(Adds detail on size of China's infant milk formula market)
By Clare Baldwin and Diana Chan
HONG KONG Aug 22 A Chinese retailer is offering
insurance to customers who buy infant milk powder, highlighting
the lengths to which companies are going to address concern
about food safety in China.
Suning Commerce Group Ltd, which owns the
Redbaby chain of stores, told Reuters it had launched the policy
this week, backed by China's second largest insurer Ping An
Insurance Group .
The policy stipulates that if a brand of milk powder is
recalled, customers who bought cans from any Redbaby store or
its e-commerce website would be paid up to 2,000 yuan ($325) per
can, with payments capped at 100,000 yuan.
"In recent years, the milk powder market in China has been
in a mess," Suning said in an email.
"We realised that parents pay a great deal of attention to
their children's health and safety, and in particular, the
safety of their infants' foods," it added. Insurer Ping An said
Suning's policy is the first of its kind in China.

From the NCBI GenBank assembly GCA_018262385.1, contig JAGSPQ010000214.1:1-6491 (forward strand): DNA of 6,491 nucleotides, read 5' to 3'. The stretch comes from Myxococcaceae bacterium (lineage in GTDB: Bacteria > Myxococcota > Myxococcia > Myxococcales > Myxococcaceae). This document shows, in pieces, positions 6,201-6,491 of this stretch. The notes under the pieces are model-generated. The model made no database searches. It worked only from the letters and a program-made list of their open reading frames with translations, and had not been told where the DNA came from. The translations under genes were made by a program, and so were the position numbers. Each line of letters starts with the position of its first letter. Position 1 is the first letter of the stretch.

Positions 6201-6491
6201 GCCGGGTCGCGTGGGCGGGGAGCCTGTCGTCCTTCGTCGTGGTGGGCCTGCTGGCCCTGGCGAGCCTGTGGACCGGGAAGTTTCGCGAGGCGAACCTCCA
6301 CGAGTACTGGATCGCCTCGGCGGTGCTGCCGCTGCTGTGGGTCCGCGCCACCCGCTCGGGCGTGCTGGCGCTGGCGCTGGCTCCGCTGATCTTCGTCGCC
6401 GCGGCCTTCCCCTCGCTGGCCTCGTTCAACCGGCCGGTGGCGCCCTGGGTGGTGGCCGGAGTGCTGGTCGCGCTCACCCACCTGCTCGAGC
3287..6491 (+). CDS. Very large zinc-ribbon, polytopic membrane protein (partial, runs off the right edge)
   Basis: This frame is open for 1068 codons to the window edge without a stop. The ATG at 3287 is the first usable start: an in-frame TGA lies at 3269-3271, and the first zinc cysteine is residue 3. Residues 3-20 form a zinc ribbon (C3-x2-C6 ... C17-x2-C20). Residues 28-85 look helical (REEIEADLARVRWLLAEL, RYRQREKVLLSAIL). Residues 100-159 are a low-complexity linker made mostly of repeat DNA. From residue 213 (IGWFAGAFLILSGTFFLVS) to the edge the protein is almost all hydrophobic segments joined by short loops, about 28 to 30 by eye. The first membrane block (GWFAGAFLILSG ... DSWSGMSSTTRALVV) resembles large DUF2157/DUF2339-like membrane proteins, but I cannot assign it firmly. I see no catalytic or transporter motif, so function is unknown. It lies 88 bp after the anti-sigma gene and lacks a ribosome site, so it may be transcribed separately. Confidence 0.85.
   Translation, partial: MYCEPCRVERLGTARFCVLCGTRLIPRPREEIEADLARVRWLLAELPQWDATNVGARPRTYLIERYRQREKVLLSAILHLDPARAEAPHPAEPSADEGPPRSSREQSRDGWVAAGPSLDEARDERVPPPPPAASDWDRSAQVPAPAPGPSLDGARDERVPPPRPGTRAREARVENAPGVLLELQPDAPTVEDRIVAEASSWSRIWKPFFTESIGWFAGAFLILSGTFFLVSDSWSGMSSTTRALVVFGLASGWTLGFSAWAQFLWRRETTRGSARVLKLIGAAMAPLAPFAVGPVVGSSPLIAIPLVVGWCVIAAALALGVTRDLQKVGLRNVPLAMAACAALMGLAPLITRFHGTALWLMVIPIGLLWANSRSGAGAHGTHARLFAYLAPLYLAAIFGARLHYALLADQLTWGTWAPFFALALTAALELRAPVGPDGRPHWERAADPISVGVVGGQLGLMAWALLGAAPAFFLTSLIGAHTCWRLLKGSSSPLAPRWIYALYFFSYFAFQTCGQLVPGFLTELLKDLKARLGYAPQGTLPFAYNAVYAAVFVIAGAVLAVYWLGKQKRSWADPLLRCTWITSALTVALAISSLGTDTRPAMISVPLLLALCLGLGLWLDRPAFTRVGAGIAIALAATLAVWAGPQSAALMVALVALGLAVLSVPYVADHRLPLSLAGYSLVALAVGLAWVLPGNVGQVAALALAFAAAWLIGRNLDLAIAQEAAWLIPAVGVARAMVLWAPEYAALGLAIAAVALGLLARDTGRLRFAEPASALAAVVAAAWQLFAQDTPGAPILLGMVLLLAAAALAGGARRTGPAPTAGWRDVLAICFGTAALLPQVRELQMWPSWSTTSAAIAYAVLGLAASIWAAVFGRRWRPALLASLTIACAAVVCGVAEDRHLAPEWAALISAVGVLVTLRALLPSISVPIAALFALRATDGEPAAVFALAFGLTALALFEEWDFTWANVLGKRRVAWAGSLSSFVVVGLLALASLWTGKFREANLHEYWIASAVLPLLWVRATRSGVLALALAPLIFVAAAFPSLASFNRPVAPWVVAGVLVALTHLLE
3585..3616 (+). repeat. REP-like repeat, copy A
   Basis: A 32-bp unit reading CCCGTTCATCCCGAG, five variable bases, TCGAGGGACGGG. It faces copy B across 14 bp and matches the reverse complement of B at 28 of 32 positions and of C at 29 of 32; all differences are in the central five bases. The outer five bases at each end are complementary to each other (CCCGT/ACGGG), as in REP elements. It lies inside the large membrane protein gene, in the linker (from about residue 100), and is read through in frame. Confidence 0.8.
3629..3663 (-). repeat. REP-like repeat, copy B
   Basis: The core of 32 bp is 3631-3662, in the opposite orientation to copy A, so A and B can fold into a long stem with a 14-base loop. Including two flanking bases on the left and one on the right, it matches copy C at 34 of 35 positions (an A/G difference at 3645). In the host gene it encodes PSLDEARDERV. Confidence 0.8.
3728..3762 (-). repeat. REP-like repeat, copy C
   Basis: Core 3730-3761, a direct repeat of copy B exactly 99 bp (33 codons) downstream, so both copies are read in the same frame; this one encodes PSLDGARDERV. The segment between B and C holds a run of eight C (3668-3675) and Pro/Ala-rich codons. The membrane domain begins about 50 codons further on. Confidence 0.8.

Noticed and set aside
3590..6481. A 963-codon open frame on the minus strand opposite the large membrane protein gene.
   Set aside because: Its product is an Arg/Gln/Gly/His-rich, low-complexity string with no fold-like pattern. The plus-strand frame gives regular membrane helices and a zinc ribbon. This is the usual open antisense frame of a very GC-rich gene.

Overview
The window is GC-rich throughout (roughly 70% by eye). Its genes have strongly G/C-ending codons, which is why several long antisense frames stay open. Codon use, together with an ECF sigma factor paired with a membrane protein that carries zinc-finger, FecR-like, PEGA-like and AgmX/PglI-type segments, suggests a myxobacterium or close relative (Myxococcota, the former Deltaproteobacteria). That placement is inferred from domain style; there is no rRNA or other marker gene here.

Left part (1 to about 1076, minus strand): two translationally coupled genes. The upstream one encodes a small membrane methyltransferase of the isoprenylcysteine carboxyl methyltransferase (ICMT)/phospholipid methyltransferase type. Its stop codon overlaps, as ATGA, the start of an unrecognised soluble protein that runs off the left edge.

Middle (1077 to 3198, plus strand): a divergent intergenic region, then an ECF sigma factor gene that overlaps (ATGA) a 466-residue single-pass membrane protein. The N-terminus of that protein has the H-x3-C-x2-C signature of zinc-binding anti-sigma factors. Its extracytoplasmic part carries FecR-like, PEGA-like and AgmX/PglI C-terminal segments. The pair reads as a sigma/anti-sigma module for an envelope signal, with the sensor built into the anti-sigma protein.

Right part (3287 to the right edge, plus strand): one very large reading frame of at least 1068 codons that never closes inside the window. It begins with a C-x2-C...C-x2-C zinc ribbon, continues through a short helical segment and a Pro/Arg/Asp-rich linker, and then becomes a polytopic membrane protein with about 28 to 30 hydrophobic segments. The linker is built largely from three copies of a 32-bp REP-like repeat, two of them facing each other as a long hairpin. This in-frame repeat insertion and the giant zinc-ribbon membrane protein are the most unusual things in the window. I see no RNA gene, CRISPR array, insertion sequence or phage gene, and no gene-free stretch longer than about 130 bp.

Concern about the safety of baby milk powder came to the
fore in 2008 when thousands of infants fell sick and six died
after an industrial chemical was added to raise the apparent
protein content of certain products.
Pharmacies in Hong Kong, where food safety regulations are
perceived to be more stringent, saw a run on infant milk formula
following the scandal and many Chinese people still travel into
the city, a special administrative region of China, to buy it.
Regaining trust in China could be worth a lot. The market
is expected to reach $17.8 billion this year, according to
Suning said it was giving the insurance away for free for
the first 40,000 cans of baby formula sold. After that,
customers can buy the insurance online.
According to its e-commerce site, Redbaby stocks milk
formula from multinationals including Mead Johnson Nutrition
, Nestle SA, Danone SA as well as
brands made by China's New Hope Nutritional Foods Co in
partnership with New Zealand's Synlait Milk Ltd.
Along with detailed nutritional information, the website
also highlights the expiry date of each can of formula.
Food safety remains a major concern in China. This week,
U.S. foodmaker H.J. Heinz Co was forced to recall some of its
infant food products because they were found to contain excess
levels of lead.
KFC parent Yum Brands Inc, McDonald's Corp,
Wal-Mart Stores Inc and Fonterra Co-operative Group Ltd
have also recently faced food safety scares.
($1 = 6.1543 Chinese yuan)
(Additional reporting by Donny Kwok in HONG KONG and Adam
Jourdan in SHANGHAI; Editing by Miral Fahmy and Robert Birsel)